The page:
In January, Gov. David Ige proposed sending a tax rebate to every Hawaii taxpayer. Taxpayers earning less than $100,000 per year would receive $300, and those earning more than $100,000 per year would receive $100. Dependents are eligible for the rebate, too.
The Hawaii legislature has approved the rebate, but details for distribution haven’t been released. Payments may begin processing in late August, per the state Department of Taxation.
Idaho: $75 Rebate Payments
In February, Idaho Gov. Brad Little signed a bill that allocates $350 million for tax rebates to Idahoans. There are two criteria for eligibility:
- Full-time Idaho residency and filed 2020 and 2021 tax year returns, OR
- Full-time Idaho residency and filed grocery-credit refund returns
The payments began in March. Each taxpayer will receive either $75 or 12% of your 2020 Idaho state taxes, whichever is greater (check Form 40, line 20 for your tax amount reported). The rebate is applicable to each individual taxpayer and each dependent.
The tax commission will first issue rebates to taxpayers who received refunds via direct deposit, then send paper rebate checks. Over 800,000 rebates are expected to be sent by the end of this year.
State residents can also check the status of their rebate online.
Indiana: $125 Rebate Payments
Like Georgia, Indiana found itself with a healthy budget surplus at the end of 2021. In Dec. 2021, Gov. Eric Holcomb announced that Indiana taxpayers will get a $125 one-time tax refund after they file their 2021 taxes.
There’s no income requirement. Residents must have filed a state tax return for the year 2020 by Jan. 3, 2022, as well as a 2021 Indiana tax return by April 18, 2022, to be eligible. Payments started in May and are expected to continue through mid-summer, according to a state information page.
Taxpayers who file jointly will receive a single deposit of $250.
Most taxpayers will receive their additional refund by direct deposit. If you changed banks or don’t have direct deposit information on file, you’ll receive a paper check in late summer.
For more information, visit the state Department of Revenue website. More information will be added for taxpayers who don’t receive their payment by Sept. 1.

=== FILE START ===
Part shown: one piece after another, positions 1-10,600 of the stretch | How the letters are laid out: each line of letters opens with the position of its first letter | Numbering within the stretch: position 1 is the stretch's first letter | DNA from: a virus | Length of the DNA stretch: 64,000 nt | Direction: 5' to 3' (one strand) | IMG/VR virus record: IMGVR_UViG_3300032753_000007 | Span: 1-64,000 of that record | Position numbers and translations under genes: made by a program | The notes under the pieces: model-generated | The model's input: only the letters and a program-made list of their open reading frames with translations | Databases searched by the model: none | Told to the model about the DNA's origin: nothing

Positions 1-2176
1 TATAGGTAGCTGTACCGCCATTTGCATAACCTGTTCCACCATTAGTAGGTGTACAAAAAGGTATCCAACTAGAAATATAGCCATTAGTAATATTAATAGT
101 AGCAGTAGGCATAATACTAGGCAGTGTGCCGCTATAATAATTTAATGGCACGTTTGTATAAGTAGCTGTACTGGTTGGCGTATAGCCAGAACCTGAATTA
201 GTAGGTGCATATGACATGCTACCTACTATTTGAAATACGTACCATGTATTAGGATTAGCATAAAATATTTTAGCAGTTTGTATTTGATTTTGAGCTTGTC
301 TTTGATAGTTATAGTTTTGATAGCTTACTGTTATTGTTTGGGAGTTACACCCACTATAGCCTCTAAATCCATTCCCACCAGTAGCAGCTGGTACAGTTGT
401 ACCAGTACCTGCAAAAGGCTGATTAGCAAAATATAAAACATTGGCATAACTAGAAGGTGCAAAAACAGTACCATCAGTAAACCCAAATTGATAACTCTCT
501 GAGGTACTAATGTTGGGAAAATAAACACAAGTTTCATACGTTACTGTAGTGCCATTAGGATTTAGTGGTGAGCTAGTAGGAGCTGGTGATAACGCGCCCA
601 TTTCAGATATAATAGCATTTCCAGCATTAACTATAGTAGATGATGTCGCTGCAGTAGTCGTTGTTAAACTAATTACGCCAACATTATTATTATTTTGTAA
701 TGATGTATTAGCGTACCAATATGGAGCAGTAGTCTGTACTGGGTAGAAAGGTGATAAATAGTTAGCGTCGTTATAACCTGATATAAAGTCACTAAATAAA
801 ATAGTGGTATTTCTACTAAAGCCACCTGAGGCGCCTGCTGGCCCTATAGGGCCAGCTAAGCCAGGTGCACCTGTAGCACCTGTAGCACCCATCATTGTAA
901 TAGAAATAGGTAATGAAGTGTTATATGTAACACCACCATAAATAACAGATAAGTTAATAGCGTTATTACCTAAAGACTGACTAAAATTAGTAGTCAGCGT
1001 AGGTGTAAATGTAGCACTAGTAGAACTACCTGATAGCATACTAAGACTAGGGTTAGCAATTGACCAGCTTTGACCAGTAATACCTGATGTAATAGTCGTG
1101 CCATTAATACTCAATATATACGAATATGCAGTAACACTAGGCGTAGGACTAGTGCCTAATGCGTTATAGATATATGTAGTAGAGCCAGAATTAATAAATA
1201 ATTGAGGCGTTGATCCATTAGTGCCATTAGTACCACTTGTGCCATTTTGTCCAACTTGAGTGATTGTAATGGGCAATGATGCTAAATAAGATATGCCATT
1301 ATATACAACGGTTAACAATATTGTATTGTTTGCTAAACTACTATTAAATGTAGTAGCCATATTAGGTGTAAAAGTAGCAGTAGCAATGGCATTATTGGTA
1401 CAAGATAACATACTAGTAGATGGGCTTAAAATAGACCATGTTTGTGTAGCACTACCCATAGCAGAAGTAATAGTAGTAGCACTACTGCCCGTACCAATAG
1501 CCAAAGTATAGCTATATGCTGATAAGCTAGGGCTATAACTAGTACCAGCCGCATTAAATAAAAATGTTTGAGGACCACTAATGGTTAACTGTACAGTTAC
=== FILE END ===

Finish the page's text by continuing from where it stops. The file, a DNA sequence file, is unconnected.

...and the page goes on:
Maine: $850 Direct Relief Payments
Governor Janet Mills signed a supplemental budget on April 20 to authorize direct relief payments of $850 for Maine taxpayers. Full-time residents with a federal adjusted gross income of less than $100,000 ($150,000 if filing as head of household, $200,000 for couples filing jointly) are eligible. Couples filing jointly will receive one relief check per taxpayer for a total of $1,700.
Taxpayers are eligible for the payment regardless of whether they owe income tax to the state.
Residents who did not file a state tax return for 2021 can file through Oct. 31 to claim their payment.
The state will mail the first round of relief checks in June to the address on your 2021 Maine tax return.
The supplemental budget also includes an increased benefit for Maine’s Earned Income Tax Credit (EITC) recipients.
New Jersey: $500 Rebate Checks
In fall 2021, Gov. Phil Murphy and the New Jersey state legislature approved budget measures to send one-time rebate checks of up to $500 to nearly 1 million families.
Now, Murphy has proposed earmarking an additional $53 million to send $500 payments to those who file taxes using a taxpayer identification number instead of a Social Security number. These newly eligible people would include nonresident and resident aliens, their spouses and dependents.
New Mexico: $500 Rebates
In early March, Gov. Michelle Lujan Grisham signed a law to send multiple rebates to state taxpayers.
Taxpayers earning under $75,000 annually (under $150,000 for joint filers) will receive a rebate of $250 ($500 for joint filers). The rebate will be issued in July and sent automatically to taxpayers who filed a 2021 state return.
Another rebate will be issued to all taxpayers. Single filers will receive $500, and joint filers will receive $1,000. This rebate will be split into two equal payments, delivered in June and August 2022. The funds will be sent automatically to taxpayers who filed a 2021 state return.
A taxpayer earning under $75,000 annually could potentially receive up to $750 with the combined rebates.
Residents who don’t file income tax returns will also receive a rebate in July. Single individuals without dependents will receive $500; households with married couples or single adults with dependents will get $1,000.